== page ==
Let's Make Robots!

Motor Problem

I recently built the start here robot and was succesful and everything seems to work. I have one problem though that I don't know what the cause would be. The right motor (a solarbotics gear motor 9) runs slightly faster than the left motor and causes th robot to continually turn slightly to the left. Does anyone know how I could fix it or even add to the program to correct this?

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Use pulse-width modulation to decrease the average voltage to the faster motor to slow it down.  PWM the appropriate enable input of your H-bridge.

I don't know how to do PWM on a Picaxe, but in Arduino is as simple as writing:

analogWrite(pin, 255); // max speed for the slow motor
analogWrite(pin, 250); // test out the value that will slow down the fastest motor to the speed of the slower one 

But this depends on the battey voltage. You may want to use a voltage sensor to measure the battery voltage (2 resistors in series from ground to the measured voltage, and the middle between the resistors connected to an analog input pin) and add a compensating factor to the faster motor to adjust the speed depnding on he voltage. You can also use this technique for timed distance measurement and timed turning. No encoders needed.

...=P
Another option is to wrap tape (or something) around the 'slower' wheel.  This makes the diameter larger and hence 'speeds up' the motion on that side.  Downside is grip may be reduced.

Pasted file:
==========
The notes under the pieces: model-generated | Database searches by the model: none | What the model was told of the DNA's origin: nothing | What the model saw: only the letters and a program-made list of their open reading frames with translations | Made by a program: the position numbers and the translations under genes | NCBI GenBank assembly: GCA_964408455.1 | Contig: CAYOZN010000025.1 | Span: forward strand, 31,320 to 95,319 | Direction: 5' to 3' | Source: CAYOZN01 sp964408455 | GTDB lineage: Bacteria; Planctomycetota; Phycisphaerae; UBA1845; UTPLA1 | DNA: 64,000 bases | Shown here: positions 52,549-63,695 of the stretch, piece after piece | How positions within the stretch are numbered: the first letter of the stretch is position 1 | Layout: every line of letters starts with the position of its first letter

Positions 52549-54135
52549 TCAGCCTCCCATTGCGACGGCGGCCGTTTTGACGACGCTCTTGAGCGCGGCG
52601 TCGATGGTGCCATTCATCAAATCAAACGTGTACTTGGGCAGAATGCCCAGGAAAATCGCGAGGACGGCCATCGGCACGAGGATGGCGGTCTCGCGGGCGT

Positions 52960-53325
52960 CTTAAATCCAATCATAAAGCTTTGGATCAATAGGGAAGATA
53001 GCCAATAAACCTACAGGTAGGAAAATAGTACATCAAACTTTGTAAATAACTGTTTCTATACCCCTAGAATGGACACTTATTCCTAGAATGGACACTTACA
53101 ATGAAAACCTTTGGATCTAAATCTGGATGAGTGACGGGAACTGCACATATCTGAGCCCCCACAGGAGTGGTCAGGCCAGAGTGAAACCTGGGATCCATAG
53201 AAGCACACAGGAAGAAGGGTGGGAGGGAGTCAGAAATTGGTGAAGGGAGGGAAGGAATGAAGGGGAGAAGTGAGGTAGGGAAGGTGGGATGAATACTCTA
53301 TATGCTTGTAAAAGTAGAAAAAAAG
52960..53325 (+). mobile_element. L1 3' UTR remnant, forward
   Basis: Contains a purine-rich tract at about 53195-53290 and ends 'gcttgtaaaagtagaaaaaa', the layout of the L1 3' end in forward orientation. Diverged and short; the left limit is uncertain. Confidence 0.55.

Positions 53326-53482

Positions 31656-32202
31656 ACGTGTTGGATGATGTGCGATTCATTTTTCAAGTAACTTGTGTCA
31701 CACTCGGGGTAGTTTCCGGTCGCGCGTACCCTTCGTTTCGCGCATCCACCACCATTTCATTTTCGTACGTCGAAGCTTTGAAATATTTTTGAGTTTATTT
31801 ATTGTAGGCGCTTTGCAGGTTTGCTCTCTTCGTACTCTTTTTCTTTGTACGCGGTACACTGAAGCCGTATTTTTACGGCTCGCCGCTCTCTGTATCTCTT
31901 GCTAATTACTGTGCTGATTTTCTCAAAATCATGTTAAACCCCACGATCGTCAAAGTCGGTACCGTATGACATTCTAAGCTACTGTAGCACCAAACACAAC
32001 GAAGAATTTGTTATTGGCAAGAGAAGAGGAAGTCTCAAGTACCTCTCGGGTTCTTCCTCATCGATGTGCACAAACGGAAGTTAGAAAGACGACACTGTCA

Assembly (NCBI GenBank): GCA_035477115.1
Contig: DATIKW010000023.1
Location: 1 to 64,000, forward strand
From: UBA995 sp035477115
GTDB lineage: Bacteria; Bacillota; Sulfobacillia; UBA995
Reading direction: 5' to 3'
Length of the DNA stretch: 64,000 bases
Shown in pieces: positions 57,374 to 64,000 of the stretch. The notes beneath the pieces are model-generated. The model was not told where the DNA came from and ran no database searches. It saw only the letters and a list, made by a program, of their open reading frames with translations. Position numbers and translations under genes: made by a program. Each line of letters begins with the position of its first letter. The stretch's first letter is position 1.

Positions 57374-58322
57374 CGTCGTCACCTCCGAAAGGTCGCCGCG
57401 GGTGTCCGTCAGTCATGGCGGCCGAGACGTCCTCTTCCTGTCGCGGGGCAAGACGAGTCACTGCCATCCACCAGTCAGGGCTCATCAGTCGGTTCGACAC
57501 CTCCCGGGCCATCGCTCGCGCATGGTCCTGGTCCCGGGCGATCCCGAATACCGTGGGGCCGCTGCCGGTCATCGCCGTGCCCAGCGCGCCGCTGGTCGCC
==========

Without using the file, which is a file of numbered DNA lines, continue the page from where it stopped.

This is a typical problem. Search this site (if the search is working) and you'll see it mentioned. I have/am having the same issue. The motors are not 100% identical, so they may run a little off.  Answers I have seen posted included:

  • Live with it, who needs a robot that can drive straight anyway?
  • Take apart the motors, inspect all gears and shave/file any rough manufacturing defects, and grease gears
  • Small DC motors run faster in one direction than the other; try reversing the wiring of the slow motor (can't with the GM9, since it is a right angle gear motor)
  • Use Pulse Width Modulation (PWM) to compensate (I may tackle this one at some point, but is is overkill for the Start Here Robot.)
  • Use encoder wheels to monitor the relative speeds and compensate in software (with PWM or other technique)
  • Buy/make a differential gearbox

In my case the motors were just a little off at first, but later they were very off, and the bot kept turning right instead of going forward.  It turned out I had a faulty connection on one motor.  So if they are WAAAY off, you might check that you have firm connections to each motor contact.  If they are just a little off, that is a normal problem in robotics.

  • Take apart the motors, inspect all gears and shave/file any rough manufacturing defects, and grease gears

That's what my GM17s were/are dealing with. The cases are not quite the same and fully tightening one of them makes the internals bind. Some greasing helps but not quite 100%. I've relegated them to the parts bin till I'm forced to modify/fix them.